Mobile

TomTom devices infected with trojans

January 29, 2007

A number of recently shipped TomTom satellite navigation devices are infected with malware, the Dutch company said today.

The virus is installed on the TomTom GO 910 model, but doesn’t affect performance, the satellite navigation firm claimed. However, users on Microsoft Windows systems risk running the malicious code and infecting their computer, according to a posting on IT forum, DaniWeb, where the problem was first reported.

The units are infected with two trojans, manufactured between September and November of last year and shipped with software version 6.51, according to the DaniWeb entry.

TomTom would not reveal the exact number of products infected and is yet to issue an advisory to its customers despite acknowledging the incident. According to the internet posting, when a user contacted the company to report the problem, they were advised to "let their anti-virus software delete the virus and move on as they are not dangerous trojans."

Last October, a number of Apple Video iPods were shipped containing the Windows virus RavMonE.exe, and were thought to be infected during product testing. The same month, a Japanese branch of McDonalds had to recall 10,000 MP3 players after finding spyware installed on the devices.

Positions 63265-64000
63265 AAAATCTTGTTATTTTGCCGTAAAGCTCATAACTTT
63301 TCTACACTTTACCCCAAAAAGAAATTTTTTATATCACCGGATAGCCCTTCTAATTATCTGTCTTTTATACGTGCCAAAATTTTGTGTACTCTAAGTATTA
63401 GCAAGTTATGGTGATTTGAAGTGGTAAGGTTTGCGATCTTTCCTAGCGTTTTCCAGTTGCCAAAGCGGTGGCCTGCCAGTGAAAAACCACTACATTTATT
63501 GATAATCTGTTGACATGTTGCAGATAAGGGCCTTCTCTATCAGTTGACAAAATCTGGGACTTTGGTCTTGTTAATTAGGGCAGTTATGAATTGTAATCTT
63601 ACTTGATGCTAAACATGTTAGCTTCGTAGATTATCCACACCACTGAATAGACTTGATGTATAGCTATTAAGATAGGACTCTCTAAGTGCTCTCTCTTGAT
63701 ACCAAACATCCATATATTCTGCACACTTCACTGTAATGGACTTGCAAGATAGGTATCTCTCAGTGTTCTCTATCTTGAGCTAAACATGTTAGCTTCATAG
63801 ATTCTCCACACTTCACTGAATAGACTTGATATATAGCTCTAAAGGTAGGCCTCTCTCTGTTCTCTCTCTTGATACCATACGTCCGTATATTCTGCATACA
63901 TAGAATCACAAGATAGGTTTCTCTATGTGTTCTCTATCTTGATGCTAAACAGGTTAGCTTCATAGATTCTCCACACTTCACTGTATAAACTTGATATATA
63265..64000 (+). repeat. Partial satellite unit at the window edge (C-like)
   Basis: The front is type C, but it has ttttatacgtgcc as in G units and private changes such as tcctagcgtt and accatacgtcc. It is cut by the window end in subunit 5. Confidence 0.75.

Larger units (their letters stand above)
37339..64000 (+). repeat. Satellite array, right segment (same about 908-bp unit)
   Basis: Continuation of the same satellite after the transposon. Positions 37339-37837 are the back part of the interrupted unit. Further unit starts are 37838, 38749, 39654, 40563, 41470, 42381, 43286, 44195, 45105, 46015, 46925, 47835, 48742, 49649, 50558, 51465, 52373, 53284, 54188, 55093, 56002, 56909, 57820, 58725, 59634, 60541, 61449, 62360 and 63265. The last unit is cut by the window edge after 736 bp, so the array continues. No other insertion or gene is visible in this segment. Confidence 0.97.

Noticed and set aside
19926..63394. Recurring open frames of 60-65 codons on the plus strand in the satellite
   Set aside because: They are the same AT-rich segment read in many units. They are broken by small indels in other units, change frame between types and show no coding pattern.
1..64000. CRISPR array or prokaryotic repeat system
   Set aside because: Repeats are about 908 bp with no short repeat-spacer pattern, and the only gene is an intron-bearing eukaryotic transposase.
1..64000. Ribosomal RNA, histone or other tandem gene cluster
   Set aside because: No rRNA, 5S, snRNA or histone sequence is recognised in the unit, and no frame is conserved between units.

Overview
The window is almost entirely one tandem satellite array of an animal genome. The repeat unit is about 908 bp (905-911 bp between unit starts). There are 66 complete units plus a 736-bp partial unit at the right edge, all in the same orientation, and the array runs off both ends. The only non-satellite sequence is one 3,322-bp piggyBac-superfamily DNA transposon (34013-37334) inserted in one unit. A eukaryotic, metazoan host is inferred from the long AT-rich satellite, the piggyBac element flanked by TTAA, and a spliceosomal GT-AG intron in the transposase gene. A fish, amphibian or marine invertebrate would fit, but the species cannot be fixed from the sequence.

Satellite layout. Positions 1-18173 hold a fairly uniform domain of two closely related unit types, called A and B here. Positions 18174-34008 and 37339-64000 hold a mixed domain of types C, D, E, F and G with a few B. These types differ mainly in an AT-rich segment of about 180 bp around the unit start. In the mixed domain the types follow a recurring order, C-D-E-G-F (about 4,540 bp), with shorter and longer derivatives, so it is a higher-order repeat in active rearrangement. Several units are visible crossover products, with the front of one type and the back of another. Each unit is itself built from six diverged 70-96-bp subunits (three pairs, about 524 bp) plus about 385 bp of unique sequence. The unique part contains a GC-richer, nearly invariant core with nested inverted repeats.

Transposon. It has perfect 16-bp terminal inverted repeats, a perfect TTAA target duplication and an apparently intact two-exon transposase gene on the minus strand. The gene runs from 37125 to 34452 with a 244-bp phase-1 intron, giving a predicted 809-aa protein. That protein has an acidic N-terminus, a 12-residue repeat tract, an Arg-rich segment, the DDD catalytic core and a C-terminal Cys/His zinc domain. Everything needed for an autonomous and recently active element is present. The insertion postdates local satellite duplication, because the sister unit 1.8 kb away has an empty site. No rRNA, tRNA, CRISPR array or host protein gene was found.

The two viruses mistakenly included on the TomTom hard drive are Perlovga.a and Small.qp, according to anti-virus vendor F-Secure. Perlovga.a was discovered last June and Small.qp in January 2005, according researcher Patrik Runald, posting on the company’s blog.

Many TomTom users may not be aware that the malware can infect their PCs, according to Graham Cluley, senior technology consultant for Sophos.

"There are a number of postings on the internet from TomTom purchasers asking for advice about the viruses going back as far as September 2006," he said in a news release. "But they are the lucky ones who were running an anti-virus product and caught the infection before it could cause too much harm. What’s more worrying is how many innocent consumers may be out there who don’t know they might have passed an infection onto their Windows PCs."

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